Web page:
After agonising over what to do, Luke asked to move back. “At first I was worried that I’d made a mistake,” he says. “A manager even told me off. But I explained it was costing me a lot of money to get there every day. And I was stuck doing something that wouldn’t help my career in any way. It didn’t seem fair.”

Keep the names and contact details of anyone you meet. After you leave, remember to give them short updates on what you’re up to, especially if you do anything significant. You never know, they could prove to be useful contacts later on. They might even end up giving you some careers advice.

What can go wrong?

The benefits of work experience definitely outweigh the cons, but that doesn’t mean things can’t go wrong. In fact, the National Council for Work Experience (NCWE) has found that 39% of businesses admit to taking on people for work experience just to finish specific projects. And 19% admit to using them to cover busy periods. To avoid this happening to you:

  • Ask the company to explain exactly what the placement will involve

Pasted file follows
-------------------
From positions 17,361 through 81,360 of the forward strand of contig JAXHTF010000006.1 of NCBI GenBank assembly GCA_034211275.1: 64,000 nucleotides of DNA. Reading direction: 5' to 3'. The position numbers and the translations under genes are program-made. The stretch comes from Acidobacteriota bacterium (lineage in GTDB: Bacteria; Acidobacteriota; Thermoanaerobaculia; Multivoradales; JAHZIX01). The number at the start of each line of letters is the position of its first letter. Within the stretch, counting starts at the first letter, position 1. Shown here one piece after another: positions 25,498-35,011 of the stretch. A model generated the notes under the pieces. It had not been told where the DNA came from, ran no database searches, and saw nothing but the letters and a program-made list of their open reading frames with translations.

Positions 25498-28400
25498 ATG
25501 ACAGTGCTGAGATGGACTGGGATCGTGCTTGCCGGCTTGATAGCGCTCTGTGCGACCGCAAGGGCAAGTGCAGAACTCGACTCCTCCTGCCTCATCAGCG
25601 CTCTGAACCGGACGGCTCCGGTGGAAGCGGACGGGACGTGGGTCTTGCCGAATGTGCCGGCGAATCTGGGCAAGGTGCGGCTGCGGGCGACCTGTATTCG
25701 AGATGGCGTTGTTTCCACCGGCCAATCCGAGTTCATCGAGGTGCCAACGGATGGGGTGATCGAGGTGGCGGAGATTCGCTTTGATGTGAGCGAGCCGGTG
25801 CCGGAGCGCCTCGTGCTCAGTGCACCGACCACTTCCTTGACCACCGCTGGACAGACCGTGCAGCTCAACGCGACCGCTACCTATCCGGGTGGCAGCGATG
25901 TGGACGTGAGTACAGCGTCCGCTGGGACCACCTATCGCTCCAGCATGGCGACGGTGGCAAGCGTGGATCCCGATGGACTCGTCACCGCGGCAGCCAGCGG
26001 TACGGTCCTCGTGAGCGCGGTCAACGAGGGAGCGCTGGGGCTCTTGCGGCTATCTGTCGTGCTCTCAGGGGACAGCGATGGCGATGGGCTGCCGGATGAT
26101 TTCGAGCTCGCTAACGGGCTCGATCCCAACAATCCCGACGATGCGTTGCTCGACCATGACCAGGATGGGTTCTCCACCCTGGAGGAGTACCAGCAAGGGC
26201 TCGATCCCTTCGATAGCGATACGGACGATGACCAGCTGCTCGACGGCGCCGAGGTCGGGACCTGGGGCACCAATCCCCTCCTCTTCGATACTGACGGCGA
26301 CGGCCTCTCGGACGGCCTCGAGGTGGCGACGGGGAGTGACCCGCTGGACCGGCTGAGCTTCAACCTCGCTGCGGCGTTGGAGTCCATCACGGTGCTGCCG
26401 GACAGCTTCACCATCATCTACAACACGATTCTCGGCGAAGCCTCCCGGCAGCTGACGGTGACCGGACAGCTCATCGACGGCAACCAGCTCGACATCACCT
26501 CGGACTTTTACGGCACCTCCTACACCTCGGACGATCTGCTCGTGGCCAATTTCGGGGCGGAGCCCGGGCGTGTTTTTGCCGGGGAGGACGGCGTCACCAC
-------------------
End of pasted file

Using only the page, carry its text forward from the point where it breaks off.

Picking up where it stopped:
• Don’t end up paying out of pocket. Be sure to establish what expenses they’ll cover and save tickets and receipts. A lot of companies will pay for travel expenses
  • Know your rights. Ordinary labour laws cover those doing work experience over 16; under 16s get more stringent protection
  • The NCWE has a code of practice. They encourage employers to maintain good safety standards, provide an educational opportunity and offer feedback

Although companies don’t have to pay you for doing a work experience placement, the NCWE encourages it. Especially if you’re working for a long period, which is common in popular industries such as media. And If you’re treated like any other staff member, rather than a mentee, you might have grounds to ask the company for payment.

Next Steps

  • Chat about this subject on our Discussion Boards.
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By Nishika Melwani

Updated on 08-Jun-2022